I first rode the wonderful horses at Dunfanaghy Stables in 1994, where there was a vast selection of armchair flying cobs, speedy Connemaras, spectacular Irish Draught hunters and some Heinz 57 varieties. The stables were behind the wonderful family-run hotel Arnold’s, where nothing was too much trouble to help, located in the village of Dunfanaghy in the North of Donegal, close to Muckish mountain.
The first steed I ever rode there was called ‘Pepperoni’, a speedy 14.2hh bay Connie-type. I rode her on the picturesque Sheephaven Bay on Kilahoey beach, having long canters and traversing through the wandering paths within the soft golden sand dunes. I also got to ride her to Tramore, a most incredible beach that could only be accessed on foot across sand dunes that are one of the largest in Europe, with beautiful flowers and fauna including rare pink orchids that appear in summer and soaring seabirds that sang and warbled as pure as an opera singer. This experience is one that I can still remember riding across to this day. Once arriving at Tramore, the view takes your breath away and the horses knew what happened there, lightening their load ready to go up the beach as light as a feather.
The gallops I had there whipped up the gorgeous golden sands under the hooves, with the horses racing the white horses of the green and aqua blue Atlantic ocean, with views across to Tory Island and Muckish and Errigal mountains inland against the backdrop. Every single gallop I had there since was a magical experience.
Once returning to the yard, we were always asked ‘did the horses behave?’ and ‘did you canter?’, to which we always said with a wry smile, that yes we had ‘cantered’.
Once I got this bite, I had to return many times and bring and introduce many friends, who also returned and loved the horses and rides. There were also rides up the Famine Track, an old disused railway track where you rode through purple heathers, speckled with bog cotton, occasionally jumping bogs and having stags run alongside, which I was lucky enough to see on three occasions.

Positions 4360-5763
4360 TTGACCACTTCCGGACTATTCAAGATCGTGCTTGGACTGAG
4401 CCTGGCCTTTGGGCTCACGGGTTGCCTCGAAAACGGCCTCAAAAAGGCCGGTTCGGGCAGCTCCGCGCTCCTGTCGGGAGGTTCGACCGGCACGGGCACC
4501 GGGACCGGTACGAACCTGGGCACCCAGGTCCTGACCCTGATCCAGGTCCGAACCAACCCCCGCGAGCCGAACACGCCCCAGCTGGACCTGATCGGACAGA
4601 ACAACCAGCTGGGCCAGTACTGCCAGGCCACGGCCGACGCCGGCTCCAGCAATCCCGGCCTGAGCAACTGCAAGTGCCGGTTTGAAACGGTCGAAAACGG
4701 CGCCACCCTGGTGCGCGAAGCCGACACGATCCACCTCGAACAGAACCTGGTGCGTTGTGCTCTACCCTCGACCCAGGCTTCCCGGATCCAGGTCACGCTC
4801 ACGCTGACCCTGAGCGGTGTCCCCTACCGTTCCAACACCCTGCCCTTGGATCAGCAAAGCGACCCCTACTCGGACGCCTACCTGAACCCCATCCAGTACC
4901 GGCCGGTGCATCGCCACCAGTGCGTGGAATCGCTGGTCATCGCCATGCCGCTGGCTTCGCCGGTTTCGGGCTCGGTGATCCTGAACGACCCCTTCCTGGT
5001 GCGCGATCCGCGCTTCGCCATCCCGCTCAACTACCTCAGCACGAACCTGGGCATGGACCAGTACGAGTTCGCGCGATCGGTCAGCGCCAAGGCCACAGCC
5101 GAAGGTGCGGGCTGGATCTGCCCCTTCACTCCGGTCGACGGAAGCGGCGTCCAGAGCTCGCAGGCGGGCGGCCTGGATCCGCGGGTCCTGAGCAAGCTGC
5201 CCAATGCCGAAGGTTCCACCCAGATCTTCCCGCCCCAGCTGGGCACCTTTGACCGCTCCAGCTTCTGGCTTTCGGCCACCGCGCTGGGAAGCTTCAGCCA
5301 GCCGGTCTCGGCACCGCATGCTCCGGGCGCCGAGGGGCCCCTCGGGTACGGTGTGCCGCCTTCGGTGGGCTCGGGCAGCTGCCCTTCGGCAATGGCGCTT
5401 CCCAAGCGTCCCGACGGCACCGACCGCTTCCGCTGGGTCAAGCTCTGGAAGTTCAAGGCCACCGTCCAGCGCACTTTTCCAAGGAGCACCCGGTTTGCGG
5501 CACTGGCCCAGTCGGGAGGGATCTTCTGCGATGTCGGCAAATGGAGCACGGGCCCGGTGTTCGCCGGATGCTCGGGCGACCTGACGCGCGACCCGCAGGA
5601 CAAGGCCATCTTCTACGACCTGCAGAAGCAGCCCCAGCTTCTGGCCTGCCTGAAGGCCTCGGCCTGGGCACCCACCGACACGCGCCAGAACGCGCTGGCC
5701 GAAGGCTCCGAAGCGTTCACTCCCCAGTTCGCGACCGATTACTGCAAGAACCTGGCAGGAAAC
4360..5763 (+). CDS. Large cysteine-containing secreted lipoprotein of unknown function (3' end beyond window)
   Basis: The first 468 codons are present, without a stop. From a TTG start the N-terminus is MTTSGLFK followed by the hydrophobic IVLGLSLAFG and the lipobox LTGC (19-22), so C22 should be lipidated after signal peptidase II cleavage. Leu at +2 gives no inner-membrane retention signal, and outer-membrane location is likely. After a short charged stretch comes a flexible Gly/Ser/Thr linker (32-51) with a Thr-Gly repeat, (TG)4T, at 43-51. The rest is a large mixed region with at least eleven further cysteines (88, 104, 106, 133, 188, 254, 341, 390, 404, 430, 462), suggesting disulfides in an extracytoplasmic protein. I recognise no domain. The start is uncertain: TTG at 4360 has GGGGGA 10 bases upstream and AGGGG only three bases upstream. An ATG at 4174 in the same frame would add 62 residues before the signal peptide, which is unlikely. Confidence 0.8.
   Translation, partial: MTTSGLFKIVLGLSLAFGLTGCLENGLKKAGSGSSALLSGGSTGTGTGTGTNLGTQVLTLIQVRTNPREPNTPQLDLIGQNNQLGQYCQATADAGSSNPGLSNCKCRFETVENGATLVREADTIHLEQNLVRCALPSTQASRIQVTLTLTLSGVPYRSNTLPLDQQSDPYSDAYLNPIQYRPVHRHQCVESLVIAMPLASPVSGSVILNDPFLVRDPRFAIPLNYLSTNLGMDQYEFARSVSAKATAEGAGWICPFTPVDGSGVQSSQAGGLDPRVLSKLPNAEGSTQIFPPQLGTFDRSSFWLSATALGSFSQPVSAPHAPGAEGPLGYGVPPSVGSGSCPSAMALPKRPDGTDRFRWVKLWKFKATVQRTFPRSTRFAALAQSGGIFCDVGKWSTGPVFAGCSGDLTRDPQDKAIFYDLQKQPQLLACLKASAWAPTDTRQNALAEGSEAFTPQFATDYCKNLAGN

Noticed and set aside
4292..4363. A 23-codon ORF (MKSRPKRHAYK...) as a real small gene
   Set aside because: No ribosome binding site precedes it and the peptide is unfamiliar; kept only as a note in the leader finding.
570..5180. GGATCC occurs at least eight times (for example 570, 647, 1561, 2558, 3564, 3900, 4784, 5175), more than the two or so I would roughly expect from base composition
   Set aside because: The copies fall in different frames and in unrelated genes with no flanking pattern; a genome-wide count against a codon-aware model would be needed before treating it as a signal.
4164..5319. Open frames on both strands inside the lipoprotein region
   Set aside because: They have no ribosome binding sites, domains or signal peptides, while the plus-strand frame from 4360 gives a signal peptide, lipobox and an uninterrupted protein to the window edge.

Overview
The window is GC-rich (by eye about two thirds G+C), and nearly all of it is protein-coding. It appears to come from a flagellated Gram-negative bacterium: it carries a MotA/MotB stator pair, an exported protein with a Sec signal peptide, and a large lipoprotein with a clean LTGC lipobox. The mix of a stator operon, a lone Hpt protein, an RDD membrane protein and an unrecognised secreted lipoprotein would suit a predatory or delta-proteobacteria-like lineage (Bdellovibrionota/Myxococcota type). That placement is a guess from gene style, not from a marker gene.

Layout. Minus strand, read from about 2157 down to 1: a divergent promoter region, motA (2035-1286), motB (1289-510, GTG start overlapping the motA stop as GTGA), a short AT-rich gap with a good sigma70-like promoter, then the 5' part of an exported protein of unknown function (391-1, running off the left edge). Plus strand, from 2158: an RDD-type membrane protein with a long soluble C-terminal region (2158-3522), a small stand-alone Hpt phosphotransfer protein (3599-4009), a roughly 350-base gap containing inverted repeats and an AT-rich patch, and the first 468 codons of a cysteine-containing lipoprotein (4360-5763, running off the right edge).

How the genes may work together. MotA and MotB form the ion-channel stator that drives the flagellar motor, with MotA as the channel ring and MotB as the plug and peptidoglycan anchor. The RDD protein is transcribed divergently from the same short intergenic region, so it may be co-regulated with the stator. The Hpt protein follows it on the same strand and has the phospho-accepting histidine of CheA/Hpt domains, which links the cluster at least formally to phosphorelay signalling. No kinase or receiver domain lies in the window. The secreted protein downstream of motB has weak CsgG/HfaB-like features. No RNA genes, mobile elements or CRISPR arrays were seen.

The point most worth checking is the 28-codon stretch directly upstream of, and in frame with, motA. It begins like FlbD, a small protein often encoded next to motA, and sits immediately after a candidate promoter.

The trail rides were also truly wonderful and again I got to ride on these quite a few times. There were more beaches and bridle paths and quiet roads to ride on, including Falcarragh and Marble Hill beaches and riding to the base of Muckish mountain. Even the late Olivia Newton John got to ride on one of these trail rides on a fantastic bay mare called ‘Jenny’, who had the speed of a racehorse.
THE McDAID FAMILY
The stables were run by the formidable McDaid family, all expert horse riders. John, a Donegal man and Master Farrier, from a line of farriers, is a hunter and jumper himself and is now doing some dressage. John even trained renowned County Down farrier Philip Johnston. John gave great advice over the years and had a good eye, picking up horses with his many contacts travelling all round Ireland. With his farrier skills, he recently made a ‘poopmobile’ – a large brush that swept up the droppings on the beach, hitched to the back of a lively cob and, I am quite sure if anyone had challenged him to a race, John would have been like Charlton Heston in Ben Hur, hurtling up the beach!
Helen, a Wicklow woman, was the glue of the family, known as ‘Mammy’ to many and always listening to the teenagers who helped out and any angst or teenage issues they had. She always welcomed you with a hug arriving and leaving and a ‘Happy New Year’, if you had not seen her from the year before!